At this point the game has three different worlds to choose from with the game eventually having six worlds. Other than the boss at the end of a level, everything seems to be randomly generated from the level layout to the objectives. The objectives are randomly chosen which usually involves finding a certain item or killing a certain number or type of creature. The randomization of objectives gives each level more replay value since the levels shouldn’t ever be the same. I hope the final game has a few more types of objectives though since the same types of objectives seem to come up a lot. The procedural generation seems to work quite well for the level layouts. The levels feel unique and I haven’t encountered any situations where I was unable to access a part of a level.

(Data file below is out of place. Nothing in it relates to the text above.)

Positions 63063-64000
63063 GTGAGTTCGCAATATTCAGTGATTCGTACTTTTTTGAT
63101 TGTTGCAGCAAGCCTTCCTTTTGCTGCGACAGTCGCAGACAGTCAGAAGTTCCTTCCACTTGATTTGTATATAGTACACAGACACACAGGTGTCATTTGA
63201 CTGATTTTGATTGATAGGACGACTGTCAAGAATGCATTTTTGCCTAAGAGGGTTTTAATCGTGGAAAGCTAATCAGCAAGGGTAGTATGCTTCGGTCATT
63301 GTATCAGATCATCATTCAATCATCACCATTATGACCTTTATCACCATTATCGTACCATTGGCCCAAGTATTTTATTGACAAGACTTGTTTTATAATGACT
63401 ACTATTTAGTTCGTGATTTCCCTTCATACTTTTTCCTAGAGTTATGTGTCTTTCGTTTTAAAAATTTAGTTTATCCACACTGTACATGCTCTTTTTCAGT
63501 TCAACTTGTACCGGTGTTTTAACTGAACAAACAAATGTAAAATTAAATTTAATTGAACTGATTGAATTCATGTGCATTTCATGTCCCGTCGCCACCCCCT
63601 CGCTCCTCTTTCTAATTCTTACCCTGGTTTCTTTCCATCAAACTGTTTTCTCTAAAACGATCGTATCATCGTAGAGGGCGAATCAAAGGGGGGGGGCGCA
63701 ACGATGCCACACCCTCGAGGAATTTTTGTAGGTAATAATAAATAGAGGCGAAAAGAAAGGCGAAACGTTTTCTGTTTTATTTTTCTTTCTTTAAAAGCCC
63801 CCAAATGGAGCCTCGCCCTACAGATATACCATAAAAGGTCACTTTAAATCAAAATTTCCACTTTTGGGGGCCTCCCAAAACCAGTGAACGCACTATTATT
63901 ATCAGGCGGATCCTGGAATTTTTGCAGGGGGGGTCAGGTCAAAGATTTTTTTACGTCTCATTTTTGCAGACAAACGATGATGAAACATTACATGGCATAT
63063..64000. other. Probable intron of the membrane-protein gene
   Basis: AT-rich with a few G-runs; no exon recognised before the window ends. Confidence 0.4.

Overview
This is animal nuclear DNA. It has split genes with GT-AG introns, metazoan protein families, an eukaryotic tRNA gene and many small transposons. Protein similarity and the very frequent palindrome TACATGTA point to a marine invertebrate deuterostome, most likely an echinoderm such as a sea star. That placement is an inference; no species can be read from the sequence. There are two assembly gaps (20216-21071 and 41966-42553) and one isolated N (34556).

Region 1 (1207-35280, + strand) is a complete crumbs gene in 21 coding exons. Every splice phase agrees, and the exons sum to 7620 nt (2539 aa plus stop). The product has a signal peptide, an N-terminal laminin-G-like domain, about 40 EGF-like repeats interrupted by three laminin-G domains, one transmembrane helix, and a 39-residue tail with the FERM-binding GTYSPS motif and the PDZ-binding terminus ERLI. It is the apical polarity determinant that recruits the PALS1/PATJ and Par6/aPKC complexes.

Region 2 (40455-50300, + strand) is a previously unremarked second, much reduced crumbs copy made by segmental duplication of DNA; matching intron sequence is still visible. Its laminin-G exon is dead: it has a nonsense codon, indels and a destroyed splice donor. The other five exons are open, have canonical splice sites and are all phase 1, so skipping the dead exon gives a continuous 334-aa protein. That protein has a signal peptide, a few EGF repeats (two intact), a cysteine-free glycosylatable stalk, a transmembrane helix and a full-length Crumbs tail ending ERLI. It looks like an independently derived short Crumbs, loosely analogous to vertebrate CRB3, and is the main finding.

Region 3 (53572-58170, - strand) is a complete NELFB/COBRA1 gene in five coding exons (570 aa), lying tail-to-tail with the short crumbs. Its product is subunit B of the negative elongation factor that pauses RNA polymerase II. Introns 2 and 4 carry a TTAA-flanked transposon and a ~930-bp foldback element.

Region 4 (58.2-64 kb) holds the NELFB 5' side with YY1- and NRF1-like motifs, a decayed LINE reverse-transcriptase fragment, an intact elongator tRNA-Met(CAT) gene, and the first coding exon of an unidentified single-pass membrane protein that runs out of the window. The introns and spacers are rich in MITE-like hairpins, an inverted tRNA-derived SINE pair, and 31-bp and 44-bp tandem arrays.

The one thing that isn’t randomly generated are the boss fights at the end of each level. I have played all three boss fights currently in the game and I enjoyed all three. One of the bosses was pretty challenging and I wouldn’t have survived it if I didn’t have a lot of lives left for it. The other two boss fights were kind of on the easy side though. I give the game credit because the three boss fights did feel quite a bit different from one another.
Like most twin-stick shooters, the controls in Monsters and Monocles are quite simple. One control stick controls movement of the character while the other controls the direction you shoot in. The game also includes a button that picks up items, the trigger buttons make the player dash, and there are buttons that let you switch between the two guns that you can hold at a time. While the game has keyboard controls, like most twin-stick shooters I would highly recommend using a controller. The controls work well since I can’t think of a situation where the controls weren’t responsive.